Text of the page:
The shutter must be completely disassembled to get the main synchronization gear out so its bearing may be properly cleaned and polished. It is very hard and exacting work to disassemble the Contax shutter. Tollerances were adjusted by the use of many very thin washers. These become glued together with hardened lubricant. They will separate in the ultrasonic cleaner and so they must be labeled and held together with wire loops to ensure that when they separate in the cleaning bath the do not go all over the place.
The Contax shutter has only one adjustment and this is the resting spring tension in the lower shutter curtain roller. When the shutter is assembled all of the gears must be carefully synchronized. If the assembly is as much as one tooth off in one direction, the shutter will jam when wound to the B position. If one tooth off in the other direction, the proper slit width for 1/1250 cannot be obtained. There are many other things to keep in mind while disassembling and reassembling the Contax shutter. The proper choice of lubricants is also essential. Some bearings require oil and others require grease. Some run dry. I use the most modern synthetic Swiss and French clock and watch lubricants in the Contax shutters I rebuild. These lubricants are more or less permanent. They do not degrade, harden or migrate.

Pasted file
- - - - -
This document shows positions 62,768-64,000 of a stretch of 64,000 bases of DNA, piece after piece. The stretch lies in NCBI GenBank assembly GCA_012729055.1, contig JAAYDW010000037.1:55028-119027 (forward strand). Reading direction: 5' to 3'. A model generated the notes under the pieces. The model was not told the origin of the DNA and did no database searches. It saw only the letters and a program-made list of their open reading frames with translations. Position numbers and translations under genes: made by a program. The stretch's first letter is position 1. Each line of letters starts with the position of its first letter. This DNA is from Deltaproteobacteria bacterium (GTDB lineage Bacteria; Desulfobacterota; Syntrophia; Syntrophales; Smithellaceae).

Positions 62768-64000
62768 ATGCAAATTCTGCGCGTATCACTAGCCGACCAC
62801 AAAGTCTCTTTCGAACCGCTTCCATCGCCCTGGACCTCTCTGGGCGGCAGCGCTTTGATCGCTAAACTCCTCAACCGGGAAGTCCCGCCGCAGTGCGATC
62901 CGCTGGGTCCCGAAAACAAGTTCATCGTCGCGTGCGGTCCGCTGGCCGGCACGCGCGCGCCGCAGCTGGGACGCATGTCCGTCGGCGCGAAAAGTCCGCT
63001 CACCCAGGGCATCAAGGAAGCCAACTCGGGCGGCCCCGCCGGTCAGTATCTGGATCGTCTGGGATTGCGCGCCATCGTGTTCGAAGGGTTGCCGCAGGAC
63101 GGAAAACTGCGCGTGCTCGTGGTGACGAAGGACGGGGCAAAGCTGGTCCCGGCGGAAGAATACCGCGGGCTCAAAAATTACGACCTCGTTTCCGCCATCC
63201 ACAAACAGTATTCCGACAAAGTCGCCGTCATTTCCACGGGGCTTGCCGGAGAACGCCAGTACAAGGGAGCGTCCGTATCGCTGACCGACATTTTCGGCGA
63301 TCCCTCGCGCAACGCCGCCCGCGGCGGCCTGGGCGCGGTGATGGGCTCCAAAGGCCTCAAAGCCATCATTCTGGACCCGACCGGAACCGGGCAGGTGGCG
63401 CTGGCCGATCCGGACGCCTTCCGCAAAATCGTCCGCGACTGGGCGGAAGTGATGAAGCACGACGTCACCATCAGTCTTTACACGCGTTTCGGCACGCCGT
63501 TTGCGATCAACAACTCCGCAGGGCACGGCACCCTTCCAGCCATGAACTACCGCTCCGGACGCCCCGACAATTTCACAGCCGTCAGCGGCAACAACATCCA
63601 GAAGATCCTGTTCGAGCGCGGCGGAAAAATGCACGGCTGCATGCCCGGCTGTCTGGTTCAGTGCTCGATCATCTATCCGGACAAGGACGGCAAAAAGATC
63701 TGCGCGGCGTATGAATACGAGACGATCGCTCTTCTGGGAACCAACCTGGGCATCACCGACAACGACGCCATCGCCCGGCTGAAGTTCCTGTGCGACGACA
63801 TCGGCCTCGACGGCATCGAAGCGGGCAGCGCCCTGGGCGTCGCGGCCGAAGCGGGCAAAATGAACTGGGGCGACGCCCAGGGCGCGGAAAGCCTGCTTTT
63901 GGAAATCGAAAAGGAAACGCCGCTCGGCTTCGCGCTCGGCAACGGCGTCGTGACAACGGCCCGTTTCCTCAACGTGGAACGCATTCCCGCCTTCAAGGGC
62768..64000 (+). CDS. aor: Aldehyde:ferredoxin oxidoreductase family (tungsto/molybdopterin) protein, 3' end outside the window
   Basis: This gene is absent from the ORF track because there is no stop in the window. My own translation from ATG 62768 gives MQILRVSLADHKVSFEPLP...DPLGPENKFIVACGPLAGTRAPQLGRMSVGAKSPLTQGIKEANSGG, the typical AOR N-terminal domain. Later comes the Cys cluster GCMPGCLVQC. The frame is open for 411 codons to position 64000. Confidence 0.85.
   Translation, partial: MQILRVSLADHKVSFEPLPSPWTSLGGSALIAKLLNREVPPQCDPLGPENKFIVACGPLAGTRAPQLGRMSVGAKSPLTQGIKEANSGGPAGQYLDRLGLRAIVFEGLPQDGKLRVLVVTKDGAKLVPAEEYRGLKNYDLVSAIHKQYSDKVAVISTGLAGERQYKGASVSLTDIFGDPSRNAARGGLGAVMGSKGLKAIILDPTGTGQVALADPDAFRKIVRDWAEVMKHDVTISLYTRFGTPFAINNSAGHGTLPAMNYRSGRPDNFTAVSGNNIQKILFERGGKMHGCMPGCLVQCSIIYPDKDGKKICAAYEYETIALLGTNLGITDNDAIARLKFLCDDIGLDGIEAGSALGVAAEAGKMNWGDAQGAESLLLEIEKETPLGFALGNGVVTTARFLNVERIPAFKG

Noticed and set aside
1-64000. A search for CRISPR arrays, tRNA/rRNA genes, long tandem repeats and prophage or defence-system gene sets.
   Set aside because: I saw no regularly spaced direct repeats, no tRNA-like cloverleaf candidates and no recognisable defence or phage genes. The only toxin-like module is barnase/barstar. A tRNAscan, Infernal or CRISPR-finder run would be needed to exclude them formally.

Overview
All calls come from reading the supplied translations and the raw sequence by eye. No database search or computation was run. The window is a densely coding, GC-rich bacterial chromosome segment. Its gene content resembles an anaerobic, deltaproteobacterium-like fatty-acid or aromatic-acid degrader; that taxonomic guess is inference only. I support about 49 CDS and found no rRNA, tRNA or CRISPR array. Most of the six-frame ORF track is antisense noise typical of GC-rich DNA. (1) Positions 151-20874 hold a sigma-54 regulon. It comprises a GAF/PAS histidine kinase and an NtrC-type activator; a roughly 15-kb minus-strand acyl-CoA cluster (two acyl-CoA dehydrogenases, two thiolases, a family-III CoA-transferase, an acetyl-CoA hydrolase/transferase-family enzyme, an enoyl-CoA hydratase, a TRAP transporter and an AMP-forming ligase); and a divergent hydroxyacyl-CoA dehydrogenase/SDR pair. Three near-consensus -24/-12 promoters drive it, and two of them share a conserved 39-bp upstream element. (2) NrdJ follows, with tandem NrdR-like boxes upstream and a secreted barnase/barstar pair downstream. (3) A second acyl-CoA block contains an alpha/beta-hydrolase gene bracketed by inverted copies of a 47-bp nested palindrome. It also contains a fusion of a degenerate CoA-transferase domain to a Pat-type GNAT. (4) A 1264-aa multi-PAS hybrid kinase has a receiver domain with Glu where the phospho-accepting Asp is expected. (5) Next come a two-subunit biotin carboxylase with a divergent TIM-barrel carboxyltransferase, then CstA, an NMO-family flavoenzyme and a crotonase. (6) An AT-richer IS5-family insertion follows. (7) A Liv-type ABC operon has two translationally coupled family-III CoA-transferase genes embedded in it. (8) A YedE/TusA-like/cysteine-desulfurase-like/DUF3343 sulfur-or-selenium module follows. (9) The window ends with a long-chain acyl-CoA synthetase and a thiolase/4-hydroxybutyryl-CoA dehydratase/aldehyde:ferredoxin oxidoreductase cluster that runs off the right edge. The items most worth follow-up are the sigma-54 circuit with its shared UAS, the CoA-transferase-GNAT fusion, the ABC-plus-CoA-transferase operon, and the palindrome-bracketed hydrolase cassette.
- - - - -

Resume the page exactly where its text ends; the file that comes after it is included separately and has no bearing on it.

The original shutter tapes were made to explicit design criteria for Zeiss. They were made of silk and have a specific weave and dimensions. These are not available today. Substitute material must be used. Many people use nylon ribbon obtained from craft supply houses. There are three problems with this tape. The size is usually incorrect, the material stretches under tension, and it is not durable. Only silk provides the required durability and resistance to stretching under tension. Only the required dimensions result in the proper friction when the tape slides through its slots in the upper shutter curtain. I use new Japanese silk shutter tapes made to the same specifications as the original. I am sorry to have to say I cannot sell any. The supply is sufficient only for my needs.